Sunday, February 5, 2012

JAM DESHO: Maki Asakawa - Asakawa Maki no Sekai

By Steve Jones.

This week, the Samsonite Samurai is all about the rule of cool, so play this debut album from Maki Asakawa in the background and feel like the coolest cat in the neighborhood.

Maki Asakawa (浅川マキ) was an extremely prolific jazz and blues singer.  Starting with this, her 1970 debut album Asakawa Maki no Sekai (浅川マキの世界), she released over 30 records and continued performing live up until her death in 2010.  Admittedly, I am rather unfamiliar with her extensive discography, but this album is good enough to stand alone.

The greatest selling point of Asakawa Maki no Sekai is Asakawa's voice.  It has this really warm almost husky timbre.  While not quite as eccentric as the delivery of her contemporary Nico, Asakawa's voice seems to effortlessly fit into each track here, and it evokes a smokey, nostalgic quality that transports me to a small jazz bar in early 1970s Japan.

The songwriting is similarly strong and evocative.  What I particularly like is the diversity of the tracks.  It begins fairly jazzy, but it delves equally into psychedelic rock, bossa nova, and enka--a balladic form with roots in Japanese folk music.  There's even an affecting rendition of "Sometimes I Feel Like a Motherless Child."  Asakawa's voice is predominantly at the forefront of each track, but the backing instrumentation, while restrained, performs perfectly in fleshing out the rest of the sounds.  As with any jazz-based album, you can expect piano, percussion and bass, but several tracks, especially "かもめ," feature an impressive flautist.  There are also many moments that feel like Asakawa is sitting on a darkened stage with just her guitar and a microphone.  In fact, the entire album sustains a sense of intimacy, and I wouldn't be surprised if many of these tracks were recorded live.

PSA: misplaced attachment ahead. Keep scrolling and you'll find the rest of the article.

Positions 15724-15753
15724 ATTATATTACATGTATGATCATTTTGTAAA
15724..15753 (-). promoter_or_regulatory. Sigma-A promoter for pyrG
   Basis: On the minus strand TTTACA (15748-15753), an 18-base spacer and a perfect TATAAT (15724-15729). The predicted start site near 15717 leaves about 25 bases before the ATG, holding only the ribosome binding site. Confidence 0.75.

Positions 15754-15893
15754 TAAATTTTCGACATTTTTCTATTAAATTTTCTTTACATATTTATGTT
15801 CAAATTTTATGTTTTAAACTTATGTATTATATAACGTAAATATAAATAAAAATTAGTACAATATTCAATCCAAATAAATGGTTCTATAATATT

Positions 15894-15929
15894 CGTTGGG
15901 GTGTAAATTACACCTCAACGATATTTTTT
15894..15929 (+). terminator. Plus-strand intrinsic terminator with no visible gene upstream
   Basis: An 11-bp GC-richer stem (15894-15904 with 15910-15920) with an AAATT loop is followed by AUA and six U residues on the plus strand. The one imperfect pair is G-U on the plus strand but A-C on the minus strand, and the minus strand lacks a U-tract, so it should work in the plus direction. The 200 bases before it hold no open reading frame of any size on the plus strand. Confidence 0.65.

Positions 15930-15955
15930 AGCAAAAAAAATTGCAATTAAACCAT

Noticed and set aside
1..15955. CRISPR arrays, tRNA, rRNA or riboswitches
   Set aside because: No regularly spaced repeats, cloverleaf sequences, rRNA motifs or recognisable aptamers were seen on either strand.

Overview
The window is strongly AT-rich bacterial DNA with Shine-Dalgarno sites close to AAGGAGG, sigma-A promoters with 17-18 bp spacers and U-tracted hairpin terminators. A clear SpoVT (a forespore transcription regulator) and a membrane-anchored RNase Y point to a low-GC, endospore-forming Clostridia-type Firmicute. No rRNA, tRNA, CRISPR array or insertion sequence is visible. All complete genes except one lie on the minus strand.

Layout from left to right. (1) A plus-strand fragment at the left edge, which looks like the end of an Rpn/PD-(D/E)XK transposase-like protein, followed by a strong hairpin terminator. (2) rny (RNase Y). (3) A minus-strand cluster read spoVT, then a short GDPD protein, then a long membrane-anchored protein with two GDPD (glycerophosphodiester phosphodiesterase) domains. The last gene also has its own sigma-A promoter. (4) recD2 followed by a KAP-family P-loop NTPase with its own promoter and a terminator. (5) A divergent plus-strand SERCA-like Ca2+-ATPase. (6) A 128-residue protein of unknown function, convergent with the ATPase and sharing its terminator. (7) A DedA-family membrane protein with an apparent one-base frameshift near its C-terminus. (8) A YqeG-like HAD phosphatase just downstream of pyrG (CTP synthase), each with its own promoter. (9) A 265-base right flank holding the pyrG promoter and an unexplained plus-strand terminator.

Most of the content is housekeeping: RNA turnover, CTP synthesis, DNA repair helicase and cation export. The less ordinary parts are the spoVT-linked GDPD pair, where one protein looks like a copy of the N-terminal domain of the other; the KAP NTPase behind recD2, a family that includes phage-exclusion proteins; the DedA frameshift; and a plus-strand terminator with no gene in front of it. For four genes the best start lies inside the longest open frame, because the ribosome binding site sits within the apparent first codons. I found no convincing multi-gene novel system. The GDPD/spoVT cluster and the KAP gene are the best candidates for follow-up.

One thing that really sets Asakawa Maki no Sekai apart from other similar records are the transitions between tracks.  After each song finishes, there are these abstract sound collages which can last anywhere from a few seconds to over a minute long.  Some feel like field or city recordings, others feel like sketches, and others feel like more deliberate pieces of musique concrete.  I'm not sure what the reasoning behind the transitions could have been, but they do make an already great album even more interesting and mysterious.

If you want something to soundtrack those quiet moments of contemplation, a cigarette in one hand and a drink in the other, Asakawa Maki no Sekai will take you away to another time and place.

(Every week, Steve dons the mask of the Samsonite Samurai and invites you to join him as he explores the wide world of music in Japan. Follow him on Twitter if you enjoy doing that kind of thing.)

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